As humans, we all have a need to be respected and admired by the people in our circle, so as a parent, teacher or even employer, teaching someone how to be diligent becomes one of the greatest gifts. A quality that will go on to serve them for the rest of their lives, even in your absence.

There are two things you must know.

First you must practice what you preach. It is hard to listen to someone who makes little effort to follow their own advice.

Second you must understand that one can be diligent in one area and not another. One must strive to find a balance that works for them based on their goals and what is feasible. Start with what matters most. If it’s your health your food, exercise and sleep will become a priority.

#134 Your Best Effort

We’ve all heard some variation of the cliche “failure is not an option” but, is that really the case? In fact, it might be your most readily available option when facing challenge.

A better approach is to simply give your best every day in every task. As martial artists, as athletes, as business entrepreneurs, we all eventually learn that success comes from repeated efforts over a long period of time. In other words, Kaizen.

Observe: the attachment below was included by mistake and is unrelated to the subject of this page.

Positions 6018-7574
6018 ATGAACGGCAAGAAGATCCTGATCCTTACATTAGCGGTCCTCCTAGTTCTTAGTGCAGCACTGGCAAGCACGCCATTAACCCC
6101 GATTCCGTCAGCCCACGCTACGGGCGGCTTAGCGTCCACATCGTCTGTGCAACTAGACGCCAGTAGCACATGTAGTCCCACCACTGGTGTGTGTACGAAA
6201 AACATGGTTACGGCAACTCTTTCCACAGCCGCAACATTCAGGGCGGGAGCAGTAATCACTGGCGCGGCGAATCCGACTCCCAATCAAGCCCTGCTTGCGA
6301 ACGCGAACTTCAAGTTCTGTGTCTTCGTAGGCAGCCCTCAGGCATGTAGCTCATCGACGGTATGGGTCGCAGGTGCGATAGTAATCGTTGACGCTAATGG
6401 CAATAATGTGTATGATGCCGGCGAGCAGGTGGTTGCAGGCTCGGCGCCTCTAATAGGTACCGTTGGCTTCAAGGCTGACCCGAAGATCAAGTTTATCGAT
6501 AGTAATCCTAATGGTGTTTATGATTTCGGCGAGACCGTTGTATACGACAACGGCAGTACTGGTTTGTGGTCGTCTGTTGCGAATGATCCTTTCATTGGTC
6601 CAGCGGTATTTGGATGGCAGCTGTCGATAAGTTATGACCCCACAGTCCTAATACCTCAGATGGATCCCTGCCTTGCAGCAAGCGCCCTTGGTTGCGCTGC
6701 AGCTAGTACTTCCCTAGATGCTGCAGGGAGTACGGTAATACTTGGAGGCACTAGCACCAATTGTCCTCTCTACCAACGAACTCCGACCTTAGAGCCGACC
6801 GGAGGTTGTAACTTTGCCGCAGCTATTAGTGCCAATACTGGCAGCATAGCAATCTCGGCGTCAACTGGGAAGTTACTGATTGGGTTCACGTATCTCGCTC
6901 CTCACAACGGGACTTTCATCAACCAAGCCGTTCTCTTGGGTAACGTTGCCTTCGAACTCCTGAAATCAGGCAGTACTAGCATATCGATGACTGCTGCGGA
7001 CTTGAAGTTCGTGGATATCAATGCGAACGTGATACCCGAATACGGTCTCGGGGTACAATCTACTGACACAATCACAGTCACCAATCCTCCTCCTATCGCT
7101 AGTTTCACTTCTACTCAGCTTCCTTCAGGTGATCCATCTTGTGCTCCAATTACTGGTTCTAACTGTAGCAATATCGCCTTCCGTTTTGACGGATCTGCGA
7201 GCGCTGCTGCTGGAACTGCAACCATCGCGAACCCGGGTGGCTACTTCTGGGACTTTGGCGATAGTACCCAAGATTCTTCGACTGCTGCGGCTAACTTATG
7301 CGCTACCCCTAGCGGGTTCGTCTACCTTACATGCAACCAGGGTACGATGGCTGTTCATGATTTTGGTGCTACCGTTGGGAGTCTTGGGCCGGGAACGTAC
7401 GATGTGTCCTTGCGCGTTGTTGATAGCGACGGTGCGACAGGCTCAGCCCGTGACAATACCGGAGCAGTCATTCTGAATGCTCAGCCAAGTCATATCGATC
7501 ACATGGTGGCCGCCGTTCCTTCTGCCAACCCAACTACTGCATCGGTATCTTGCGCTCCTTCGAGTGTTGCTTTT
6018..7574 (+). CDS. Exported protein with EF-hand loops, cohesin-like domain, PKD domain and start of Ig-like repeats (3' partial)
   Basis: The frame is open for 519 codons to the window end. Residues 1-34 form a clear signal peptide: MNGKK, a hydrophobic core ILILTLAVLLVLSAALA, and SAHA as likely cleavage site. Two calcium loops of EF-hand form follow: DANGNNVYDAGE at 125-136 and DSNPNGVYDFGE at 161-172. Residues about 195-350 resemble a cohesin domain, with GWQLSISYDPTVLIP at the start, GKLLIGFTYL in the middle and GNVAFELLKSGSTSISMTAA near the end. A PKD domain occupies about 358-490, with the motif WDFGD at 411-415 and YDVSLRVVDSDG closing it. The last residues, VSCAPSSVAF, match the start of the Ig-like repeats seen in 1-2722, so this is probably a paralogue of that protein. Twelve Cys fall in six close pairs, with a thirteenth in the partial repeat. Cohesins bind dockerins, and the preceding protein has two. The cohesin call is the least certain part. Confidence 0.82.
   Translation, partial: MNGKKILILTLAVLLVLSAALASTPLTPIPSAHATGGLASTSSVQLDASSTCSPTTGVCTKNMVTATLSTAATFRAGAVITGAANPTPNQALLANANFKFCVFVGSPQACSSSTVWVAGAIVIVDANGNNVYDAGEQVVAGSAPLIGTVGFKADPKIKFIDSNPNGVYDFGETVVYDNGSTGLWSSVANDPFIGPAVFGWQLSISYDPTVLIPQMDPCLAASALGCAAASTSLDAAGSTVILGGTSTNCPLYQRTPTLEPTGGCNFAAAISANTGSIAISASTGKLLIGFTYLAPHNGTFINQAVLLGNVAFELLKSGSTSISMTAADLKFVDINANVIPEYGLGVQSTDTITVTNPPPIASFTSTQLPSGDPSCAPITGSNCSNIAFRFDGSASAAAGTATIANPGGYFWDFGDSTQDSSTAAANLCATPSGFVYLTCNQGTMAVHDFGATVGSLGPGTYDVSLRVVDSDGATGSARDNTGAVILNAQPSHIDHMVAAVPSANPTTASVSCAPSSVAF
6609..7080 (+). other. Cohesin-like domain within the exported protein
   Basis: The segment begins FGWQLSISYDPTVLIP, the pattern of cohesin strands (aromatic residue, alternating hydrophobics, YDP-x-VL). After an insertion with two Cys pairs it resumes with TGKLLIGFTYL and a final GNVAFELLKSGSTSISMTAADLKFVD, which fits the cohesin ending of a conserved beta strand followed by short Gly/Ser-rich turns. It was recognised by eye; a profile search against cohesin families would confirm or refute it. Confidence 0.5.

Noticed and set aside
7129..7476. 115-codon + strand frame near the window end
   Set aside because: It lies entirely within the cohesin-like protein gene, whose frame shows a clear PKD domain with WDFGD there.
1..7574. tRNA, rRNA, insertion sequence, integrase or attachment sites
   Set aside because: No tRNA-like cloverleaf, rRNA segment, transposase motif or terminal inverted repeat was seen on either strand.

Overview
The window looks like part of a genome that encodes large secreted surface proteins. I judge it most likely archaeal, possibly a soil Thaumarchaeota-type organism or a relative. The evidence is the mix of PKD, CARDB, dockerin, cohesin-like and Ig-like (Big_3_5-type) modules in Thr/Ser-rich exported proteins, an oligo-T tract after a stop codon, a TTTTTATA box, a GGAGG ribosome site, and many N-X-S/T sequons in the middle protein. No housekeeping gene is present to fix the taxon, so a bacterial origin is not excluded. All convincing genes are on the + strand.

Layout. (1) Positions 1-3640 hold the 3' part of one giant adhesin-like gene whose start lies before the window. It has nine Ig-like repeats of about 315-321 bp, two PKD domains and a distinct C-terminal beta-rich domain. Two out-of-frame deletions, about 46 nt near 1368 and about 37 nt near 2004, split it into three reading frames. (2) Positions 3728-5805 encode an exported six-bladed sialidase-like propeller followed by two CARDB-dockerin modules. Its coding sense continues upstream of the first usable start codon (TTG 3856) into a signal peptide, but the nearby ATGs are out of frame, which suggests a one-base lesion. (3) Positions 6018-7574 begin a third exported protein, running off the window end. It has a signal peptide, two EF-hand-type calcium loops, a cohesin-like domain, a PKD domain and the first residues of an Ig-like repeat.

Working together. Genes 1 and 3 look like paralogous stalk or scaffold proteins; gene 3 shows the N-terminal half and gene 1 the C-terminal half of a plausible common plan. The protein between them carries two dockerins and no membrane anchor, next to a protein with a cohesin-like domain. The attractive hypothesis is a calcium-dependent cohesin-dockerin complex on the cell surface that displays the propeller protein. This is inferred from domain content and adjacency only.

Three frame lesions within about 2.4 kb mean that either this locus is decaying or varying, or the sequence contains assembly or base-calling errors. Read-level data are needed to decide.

Young athletes in particular need to become familiar with trying their hardest in everything they do. Truth be told, sometimes your best is not enough and sometimes less than your best is. The exact formula you will never know.

What we do know is those who have achieved Olympic level success or changed the world with companies like Apple or Google, are familiar with giving their best more often than their competitors. Every detail, every shot, every match, nothing is left to chance.

Of course the imperfect beings that we are will all have our struggles. Diet, discipline, what have you. But what remains is the fact that we can always do better than the day before.

#133 Lessons through struggle

If the Pan IBJJF championships have taught us something it is that we are all a “work in progress”.

This past week we witnessed past victors displaying a championship performance such as Gustavo Batista and new champions crowned such as Joshua Cisneros and Thiago Macedo.

Regardless of the outcome there are always lessons for both the winner and the loser. The reason being that both fighters endure struggle where the victor is determined by the slightest of margins. As Teddy Roosevelt States “it is not the critic who counts; not the man who points out how the strong man stumbles…” in his famous Citizenship in a Republic speech given in Paris.